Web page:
Steven Ivory

*I’ll call him Dale.  I’ll call him that because the name seems innocuous enough.  And because by not using his real name, no one reading this can track him down and kill him.

We meet one Friday afternoon while sitting under a sun umbrella at an L.A. car wash, waiting for our cars.  

Before going any further, let me just say you never know  who is sitting in, say, the lime late model Audi  next to you on a stop light.  You don’t know who they are or what they think. That is, unless you   happen to wash your car at the  same time and place as the person you’d  sit next to on a stop light.  That would be Dale.

Late thirties. Groomed, close beard accenting a striking chiseled, face.  Athletic build. Aqua plaid knee length shorts and  white long-sleeved tee with a  gray-colored  sports brand’s swoosh on the front.  Leather sandals. Not cheap.  Expensive watch.  Yankees cap.  

It’s my fault.  I ask Dale how he’s doing today.  Great, he says, thanks for asking.  Then, somehow, a  benign conversation regarding the Lakers  morphs to women–that’s not an impossible transition–and Dale, while handing me a card from the investment firm  he works for,  says that since he’s just interested in sex these days, he only dates women who have already gone through “the change” or who have had hysterectomies.  “That way,” he says,  “you never have to worry about her having a period. She’s always ready.”  

Gee. Where do you begin? I keep it simple and  wonder how he  could    know whether a woman is  post-menopausal or has had a hysterectomy?  “You  just ask, once you get to know them,”  Dale says with the nonchalance of someone offering  directions to the freeway.      

“With the hysterectomy,  I have my own way of telling before I even  introduce myself. If she’s in her thirties or forties, hasn’t  got but  one kid and is single, then it could be because her man probably left her when she couldn’t have anymore kids after the hysterectomy.”  I look at his face.  He’s earnest. Yikes.

This, Dale explains, was the case with the last woman he “seriously dated.”  Bless her soul, whoever and wherever she is.  “She spoiled me, man.  No muss, no fuss, if you know what I mean.”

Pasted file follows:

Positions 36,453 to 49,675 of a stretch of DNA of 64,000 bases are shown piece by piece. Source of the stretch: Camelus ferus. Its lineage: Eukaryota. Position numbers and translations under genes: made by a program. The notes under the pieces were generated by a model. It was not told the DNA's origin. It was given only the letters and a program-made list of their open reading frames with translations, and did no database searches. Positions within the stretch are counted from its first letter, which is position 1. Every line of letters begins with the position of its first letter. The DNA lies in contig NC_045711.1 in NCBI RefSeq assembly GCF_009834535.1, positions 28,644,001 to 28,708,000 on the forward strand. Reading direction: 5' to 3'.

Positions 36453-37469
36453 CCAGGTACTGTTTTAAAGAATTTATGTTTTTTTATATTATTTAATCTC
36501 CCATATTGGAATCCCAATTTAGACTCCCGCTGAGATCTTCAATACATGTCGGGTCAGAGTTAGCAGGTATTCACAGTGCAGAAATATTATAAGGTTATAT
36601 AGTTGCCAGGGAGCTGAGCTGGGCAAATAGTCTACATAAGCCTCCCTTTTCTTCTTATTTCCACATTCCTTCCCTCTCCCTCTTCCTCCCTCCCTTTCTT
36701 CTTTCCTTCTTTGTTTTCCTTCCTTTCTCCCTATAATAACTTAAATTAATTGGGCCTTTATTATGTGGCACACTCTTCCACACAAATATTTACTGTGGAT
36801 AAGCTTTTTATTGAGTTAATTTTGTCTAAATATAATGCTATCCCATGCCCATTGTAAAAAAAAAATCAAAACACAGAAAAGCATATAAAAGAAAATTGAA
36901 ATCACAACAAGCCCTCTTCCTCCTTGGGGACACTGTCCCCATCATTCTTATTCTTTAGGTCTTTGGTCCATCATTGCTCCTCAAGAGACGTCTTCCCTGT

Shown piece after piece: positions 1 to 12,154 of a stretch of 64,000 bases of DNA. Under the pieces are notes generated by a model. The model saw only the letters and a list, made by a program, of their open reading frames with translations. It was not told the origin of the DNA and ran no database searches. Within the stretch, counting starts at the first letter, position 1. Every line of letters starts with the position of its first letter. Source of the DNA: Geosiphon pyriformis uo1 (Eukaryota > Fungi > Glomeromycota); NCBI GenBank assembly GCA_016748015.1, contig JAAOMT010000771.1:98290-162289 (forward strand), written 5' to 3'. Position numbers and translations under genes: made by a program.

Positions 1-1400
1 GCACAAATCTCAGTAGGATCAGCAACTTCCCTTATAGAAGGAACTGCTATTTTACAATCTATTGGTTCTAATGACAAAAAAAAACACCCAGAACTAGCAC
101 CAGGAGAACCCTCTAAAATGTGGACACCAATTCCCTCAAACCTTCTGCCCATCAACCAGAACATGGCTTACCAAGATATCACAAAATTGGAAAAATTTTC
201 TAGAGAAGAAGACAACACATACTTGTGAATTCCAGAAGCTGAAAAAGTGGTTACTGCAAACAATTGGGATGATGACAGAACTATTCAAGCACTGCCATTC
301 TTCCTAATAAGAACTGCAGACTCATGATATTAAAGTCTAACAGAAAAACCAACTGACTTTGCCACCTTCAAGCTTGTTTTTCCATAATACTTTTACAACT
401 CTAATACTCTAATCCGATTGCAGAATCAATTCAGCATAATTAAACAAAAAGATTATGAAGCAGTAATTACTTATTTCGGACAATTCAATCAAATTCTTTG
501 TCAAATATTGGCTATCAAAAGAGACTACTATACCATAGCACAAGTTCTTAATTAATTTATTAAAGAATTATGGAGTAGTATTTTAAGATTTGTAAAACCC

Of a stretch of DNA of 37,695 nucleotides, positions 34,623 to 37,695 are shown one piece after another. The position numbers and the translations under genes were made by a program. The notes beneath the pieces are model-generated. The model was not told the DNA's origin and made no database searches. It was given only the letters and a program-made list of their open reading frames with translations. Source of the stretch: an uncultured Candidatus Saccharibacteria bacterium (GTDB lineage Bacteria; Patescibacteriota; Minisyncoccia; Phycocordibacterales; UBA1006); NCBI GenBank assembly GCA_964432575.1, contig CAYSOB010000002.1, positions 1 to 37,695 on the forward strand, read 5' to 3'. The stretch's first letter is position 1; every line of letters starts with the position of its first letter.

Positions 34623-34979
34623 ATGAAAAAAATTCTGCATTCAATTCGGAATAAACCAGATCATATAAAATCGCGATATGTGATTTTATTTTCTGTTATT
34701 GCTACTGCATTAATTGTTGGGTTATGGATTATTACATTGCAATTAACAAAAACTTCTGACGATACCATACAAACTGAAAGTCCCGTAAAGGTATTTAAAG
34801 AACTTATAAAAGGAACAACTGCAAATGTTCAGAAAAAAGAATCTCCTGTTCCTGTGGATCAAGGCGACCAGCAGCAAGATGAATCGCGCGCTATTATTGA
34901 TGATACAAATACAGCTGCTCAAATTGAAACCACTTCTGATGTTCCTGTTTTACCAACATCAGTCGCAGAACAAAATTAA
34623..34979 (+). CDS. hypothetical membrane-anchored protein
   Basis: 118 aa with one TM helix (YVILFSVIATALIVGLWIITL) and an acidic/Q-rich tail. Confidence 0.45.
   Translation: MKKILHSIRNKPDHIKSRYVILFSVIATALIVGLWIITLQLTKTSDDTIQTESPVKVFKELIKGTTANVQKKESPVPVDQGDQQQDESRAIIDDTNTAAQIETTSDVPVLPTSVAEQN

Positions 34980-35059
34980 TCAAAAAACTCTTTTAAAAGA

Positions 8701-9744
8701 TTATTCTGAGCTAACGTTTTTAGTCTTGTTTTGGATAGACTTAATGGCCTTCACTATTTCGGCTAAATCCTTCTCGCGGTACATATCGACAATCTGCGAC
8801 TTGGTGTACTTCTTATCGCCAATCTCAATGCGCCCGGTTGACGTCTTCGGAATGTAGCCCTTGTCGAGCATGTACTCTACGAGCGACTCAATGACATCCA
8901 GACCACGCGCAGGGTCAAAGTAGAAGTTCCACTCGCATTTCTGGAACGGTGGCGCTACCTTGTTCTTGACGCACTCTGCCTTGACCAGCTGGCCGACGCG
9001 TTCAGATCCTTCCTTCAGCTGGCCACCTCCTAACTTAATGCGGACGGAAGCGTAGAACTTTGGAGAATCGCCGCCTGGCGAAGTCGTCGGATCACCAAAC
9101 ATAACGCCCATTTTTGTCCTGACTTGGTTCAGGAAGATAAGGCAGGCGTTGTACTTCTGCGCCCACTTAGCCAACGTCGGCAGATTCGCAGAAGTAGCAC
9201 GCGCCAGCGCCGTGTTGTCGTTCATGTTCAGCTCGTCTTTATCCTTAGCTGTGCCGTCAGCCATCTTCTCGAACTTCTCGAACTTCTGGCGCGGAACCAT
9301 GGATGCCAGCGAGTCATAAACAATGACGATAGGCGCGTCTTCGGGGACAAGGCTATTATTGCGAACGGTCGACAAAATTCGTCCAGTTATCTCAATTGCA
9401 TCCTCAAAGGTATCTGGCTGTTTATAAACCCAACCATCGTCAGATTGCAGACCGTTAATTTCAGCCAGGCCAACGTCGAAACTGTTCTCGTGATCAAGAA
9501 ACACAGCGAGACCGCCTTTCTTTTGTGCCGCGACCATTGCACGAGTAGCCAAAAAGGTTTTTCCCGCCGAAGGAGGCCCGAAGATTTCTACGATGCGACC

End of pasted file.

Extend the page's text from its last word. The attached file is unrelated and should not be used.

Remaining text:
I’d like to make it clear: I don’t know this man.  Never seen him before in my life.  But I can’t bring myself to stop listening.  

Dale’s  prattle about women leads to a dissertation on  money before  bleeding into discussion regarding the national debt, which Dale says he can fix.  

“Tax the overweight,” he declares with a straight face. “That might sound mean or whatever, but America is too politically correct. The government could establish a federal weight for citizens based on  age, height and health. If they  get beyond their weight limit,  make them pay more for food  and  for meals when dining out.”  Apparently, Dale has thought about this.  “There’s a lot of fat people in America.  You tax ’em and I’ll bet they’ll lose weight.  You knock down the deficit and make people healthy all at once.”  

Gingerly, I suggest to Dale that his deficit-busting plan is beyond politics; it challenges the most basic human right.  “Well, I’m not telling citizens how many kids they can have, like the government  does in Japan, ” he counters.  “I’m telling people to lose weight.  That’s a positive thing.”      

First, you were pissed at him.   Now you’re pissed at me for even giving this any amount of space. Well, consider it public service.  The world is a wonderful place, but you need to be aware  that someone like Dale could be standing behind you in the check out line at Macy’s.  This is a guy holding tight to the concept of emptying the nation’s prisons by sending the worst of the lot off to war.  

“Why have innocent people die?” Dale reasons. “Let [convicted criminals] repay their debt to society in Afghanistan, Iraq and Pakistan.”     

I know.  I thought  about it.  I considered the notion of stopping him dead in his tracks on  this stuff.  But we’re talking about intense, soul-quaking  discourse;  serious  shaking and waking. Even if he wanted  to change and wanted it  really, really bad, Dale’s metamorphosis would be an expansive process.  Longer than it takes to Armor All four tires, for sure.

And so when the attendant raises his rag to inform me my car is ready, I excuse myself in a hurry.  

Occasionally, strangers  delight and amuse.  However, I pull away from the car wash knowing there are lots of Dales out there, in all shapes, sizes, colors and genders, sitting anonymously at stop lights all over the country.  The very idea  of this scares the absolute shit out of me.

Steven Ivory is a journalist/author who has covered popular culture for magazines, newspapers, radio and TV for more than 30 years.  Respond to him via [email protected]